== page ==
Psychohistory: using Big Data to predict the Future
Psychohistory is a fictional science invented by Isaac Asimov and used in the Foundation trilogy. It combines history, sociology and disciplines such as statistics or mathematics to make general predictions about future events and behaviors of the human race. The use of this science has its rules: it only works with large populations of individuals and for long periods of time, it can only handle a limited number of independent variables, it works best when freedom of action is strongly restricted and it only works when its findings are kept in secret.
Asimov used the analogy of a gas to explain it: an observer has great difficulty predicting the movement of a single molecule in a gas, but can predict the action of the mass of the gas with a high level of precision (kinetic theory). Obviously this “science” is part of the science fiction relm but there is a lot of debate around whether it could be a reality using Big Data and Artificial Intelligence. In Factor Magazine they dedicate a really interesting article to psychohistory and the initiatives that could make it possible, such as the Global Database of Events, Language, and Tone (GDELT).
GDELT is an Open Data project designed to answer the question: what if we could take all the data around us and use massive computing power, algorithms and mindsets to try to understand the world? It currently translates fully automatically all the content that arrives in 65 different languages, and another 35 translated by hand, with a “sporadic” frequency by experts worldwide. It’s accessible on Google Cloud for anyone who wants to try to bring psychohistory to reality.
Another interesting reflection is to mix psychohistory with cryptoeconomics, a new discipline that mixes philosophy, sociology, psychology and economy based on technology. There is a very interesting video of Vitalik Buterin, Russian programmer and writer, known mainly for being the co-founder of Ethereum and the co-founder of Bitcoin Magazine, which explains it in great detail.
Obviously, there are many people who think that psychohistory should remain in the field of science fiction, that there is no way to bring it to reality, as is the case of Dan Hirschman who talks about it in Scatterplot.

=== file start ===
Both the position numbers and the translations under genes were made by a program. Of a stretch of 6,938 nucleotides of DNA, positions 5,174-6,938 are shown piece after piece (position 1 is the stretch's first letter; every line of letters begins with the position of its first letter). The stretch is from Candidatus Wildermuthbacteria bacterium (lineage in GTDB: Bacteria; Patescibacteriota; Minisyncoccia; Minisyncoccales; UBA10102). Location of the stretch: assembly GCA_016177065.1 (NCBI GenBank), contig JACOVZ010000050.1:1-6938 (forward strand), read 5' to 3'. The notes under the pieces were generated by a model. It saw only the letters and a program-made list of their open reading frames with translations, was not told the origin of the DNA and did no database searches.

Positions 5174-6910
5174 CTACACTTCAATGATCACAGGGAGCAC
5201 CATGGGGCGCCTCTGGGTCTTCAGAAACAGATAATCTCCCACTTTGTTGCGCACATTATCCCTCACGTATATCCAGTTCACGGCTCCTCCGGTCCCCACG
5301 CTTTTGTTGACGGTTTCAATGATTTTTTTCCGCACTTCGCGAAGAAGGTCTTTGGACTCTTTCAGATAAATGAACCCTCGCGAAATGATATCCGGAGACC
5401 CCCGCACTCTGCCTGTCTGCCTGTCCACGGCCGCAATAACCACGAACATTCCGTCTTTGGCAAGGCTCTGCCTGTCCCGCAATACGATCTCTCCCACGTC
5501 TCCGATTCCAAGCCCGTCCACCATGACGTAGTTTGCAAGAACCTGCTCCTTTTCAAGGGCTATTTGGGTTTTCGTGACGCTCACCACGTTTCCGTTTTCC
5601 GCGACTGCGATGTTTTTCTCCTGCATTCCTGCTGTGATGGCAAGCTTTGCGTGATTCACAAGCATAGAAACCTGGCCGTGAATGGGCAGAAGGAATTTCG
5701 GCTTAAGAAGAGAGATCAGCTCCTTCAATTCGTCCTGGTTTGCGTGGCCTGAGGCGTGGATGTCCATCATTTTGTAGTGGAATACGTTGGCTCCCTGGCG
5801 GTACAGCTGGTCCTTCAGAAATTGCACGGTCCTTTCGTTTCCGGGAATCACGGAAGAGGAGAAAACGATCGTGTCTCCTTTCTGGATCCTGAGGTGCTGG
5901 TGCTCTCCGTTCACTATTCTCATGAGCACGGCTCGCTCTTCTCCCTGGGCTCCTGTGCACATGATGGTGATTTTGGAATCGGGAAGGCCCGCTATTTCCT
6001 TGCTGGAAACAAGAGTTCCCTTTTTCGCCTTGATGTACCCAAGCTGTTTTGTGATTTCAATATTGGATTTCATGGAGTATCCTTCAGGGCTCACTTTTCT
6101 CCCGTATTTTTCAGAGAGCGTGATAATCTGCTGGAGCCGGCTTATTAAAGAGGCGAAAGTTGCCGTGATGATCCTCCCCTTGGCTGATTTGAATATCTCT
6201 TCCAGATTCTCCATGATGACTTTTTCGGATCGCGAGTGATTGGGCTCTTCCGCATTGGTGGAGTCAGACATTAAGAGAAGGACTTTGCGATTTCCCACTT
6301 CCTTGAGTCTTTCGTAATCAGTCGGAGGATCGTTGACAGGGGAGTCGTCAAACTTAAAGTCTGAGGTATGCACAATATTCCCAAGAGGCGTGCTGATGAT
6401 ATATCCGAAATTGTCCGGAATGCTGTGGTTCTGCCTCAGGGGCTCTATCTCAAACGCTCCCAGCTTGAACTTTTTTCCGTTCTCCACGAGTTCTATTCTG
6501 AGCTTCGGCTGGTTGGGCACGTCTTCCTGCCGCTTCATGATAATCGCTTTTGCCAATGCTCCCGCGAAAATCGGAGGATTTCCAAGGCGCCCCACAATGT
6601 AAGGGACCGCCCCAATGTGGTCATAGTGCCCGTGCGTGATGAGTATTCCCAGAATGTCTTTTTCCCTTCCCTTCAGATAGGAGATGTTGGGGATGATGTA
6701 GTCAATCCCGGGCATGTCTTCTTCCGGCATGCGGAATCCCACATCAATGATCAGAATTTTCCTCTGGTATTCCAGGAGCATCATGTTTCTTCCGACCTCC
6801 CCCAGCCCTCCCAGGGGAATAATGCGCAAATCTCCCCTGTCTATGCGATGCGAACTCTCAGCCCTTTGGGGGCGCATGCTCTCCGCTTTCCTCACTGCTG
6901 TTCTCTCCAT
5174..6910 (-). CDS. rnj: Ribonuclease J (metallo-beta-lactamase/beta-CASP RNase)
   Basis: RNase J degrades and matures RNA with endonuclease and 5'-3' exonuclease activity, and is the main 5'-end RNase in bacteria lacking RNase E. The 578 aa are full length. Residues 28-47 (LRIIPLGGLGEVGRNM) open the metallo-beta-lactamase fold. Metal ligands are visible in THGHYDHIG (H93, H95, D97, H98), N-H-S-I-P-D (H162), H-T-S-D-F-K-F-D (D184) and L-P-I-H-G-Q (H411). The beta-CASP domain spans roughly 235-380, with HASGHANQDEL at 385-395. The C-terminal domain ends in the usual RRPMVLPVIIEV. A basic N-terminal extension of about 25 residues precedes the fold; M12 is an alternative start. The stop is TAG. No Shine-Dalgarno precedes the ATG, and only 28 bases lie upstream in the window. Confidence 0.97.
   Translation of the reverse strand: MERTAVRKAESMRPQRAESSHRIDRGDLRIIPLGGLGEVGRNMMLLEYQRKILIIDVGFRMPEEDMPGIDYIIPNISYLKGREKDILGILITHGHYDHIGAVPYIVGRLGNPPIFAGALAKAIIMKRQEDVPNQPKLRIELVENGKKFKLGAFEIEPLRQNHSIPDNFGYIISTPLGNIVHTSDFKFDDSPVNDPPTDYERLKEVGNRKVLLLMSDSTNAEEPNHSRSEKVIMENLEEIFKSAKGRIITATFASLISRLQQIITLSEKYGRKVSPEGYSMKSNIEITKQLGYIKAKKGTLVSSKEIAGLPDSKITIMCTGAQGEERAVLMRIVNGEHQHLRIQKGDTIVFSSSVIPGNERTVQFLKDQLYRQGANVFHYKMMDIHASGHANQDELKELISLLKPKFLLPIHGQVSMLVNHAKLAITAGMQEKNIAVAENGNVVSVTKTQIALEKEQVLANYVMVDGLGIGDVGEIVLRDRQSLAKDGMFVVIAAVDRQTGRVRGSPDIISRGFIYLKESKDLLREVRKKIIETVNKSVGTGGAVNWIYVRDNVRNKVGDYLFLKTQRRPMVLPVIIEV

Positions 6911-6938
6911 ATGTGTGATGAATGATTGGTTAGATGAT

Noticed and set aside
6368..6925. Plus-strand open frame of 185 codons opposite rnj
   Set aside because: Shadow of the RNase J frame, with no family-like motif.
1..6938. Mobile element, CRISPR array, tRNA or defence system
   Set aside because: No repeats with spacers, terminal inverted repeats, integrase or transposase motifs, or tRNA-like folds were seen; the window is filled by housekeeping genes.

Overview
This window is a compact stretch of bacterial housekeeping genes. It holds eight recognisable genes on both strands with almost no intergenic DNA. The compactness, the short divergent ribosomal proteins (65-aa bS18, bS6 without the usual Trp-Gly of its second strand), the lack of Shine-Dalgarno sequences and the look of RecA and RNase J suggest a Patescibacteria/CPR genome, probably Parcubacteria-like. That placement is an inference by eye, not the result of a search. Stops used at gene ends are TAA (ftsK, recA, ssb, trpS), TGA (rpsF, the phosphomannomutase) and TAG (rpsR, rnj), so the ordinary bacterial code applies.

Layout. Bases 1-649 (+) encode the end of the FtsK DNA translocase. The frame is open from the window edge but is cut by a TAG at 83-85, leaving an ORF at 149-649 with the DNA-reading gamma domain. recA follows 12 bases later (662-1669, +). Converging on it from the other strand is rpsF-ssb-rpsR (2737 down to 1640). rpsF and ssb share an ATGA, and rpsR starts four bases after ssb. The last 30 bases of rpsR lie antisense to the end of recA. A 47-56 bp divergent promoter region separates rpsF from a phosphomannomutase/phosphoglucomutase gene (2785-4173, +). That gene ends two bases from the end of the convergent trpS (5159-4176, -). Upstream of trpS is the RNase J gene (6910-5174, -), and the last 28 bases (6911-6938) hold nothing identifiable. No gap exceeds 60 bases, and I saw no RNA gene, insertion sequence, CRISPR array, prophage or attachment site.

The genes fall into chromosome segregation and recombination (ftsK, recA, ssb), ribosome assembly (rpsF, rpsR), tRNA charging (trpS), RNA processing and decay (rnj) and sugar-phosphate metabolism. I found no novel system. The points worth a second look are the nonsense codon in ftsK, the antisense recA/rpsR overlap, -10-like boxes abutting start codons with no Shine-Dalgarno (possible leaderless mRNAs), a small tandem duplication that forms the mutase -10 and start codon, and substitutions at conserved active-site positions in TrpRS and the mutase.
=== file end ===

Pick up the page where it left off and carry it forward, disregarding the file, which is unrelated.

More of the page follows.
My primary argument against the possibility of psychohistory is that the human condition — who we are and what we will do — is not a solvable problem. Emergence is the idea that systemic characteristics arise organically from the interaction of the system’s parts, and these emergent outcomes cannot necessarily be determined in advance. More detailed discussions of emergence can be found in organization theory (Padgett and Powell 2012) and critical realism (Gorski 2016), but I think it is fair to say that emergence is a central concept in sociology precisely because we are not just studying collections of individuals. A very similar set of ideas could be expressed in language more familiar to the Santa Fe Institute: Given that human societies are complex non-linear systems with multiple independent actors who co-evolve with their environment, these are not systems which lend themselves to being ‘solved.’ A more fun treatment (I’m assuming you’re here because you like to read science fiction!) can be found in Liu Cixin’s The Three-Body Problem, whose fascinating story uses the non-repeating motion of a planet orbiting three suns as a central plot point. The critique of quantitative and predictive social science I offer here is related to George Box’s idea that ‘all models are wrong, but some are useful.’ Unlike the ambitions of psychohistory, the good model — to my mind — functions as a paradigm whose value lies in eschewing nuance (to paraphrase Healey 2017).
My second main argument against the possibility of psychohistory is based on the meaning-making activity which is fundamental to human life. We imbue our lives and actions with meanings that we construct, but these constructions are subject to change over time. I have in mind a version of Giddens’ (1984) structuration, but there are other theoretical formulations which will work. Humans think back at you. Religion, kingship, family, the good life: these are not constant over time, and human behavior reshapes itself as the basic categories of how we make sense of our own lives change over time. The vector space of social life keeps changing because the categories we use to make sense of it are impermanent, and because our interventions shape future possibilities.
And you, what do you think? Will it be possible to create a large-scale system that anticipates big milestones for humanity?
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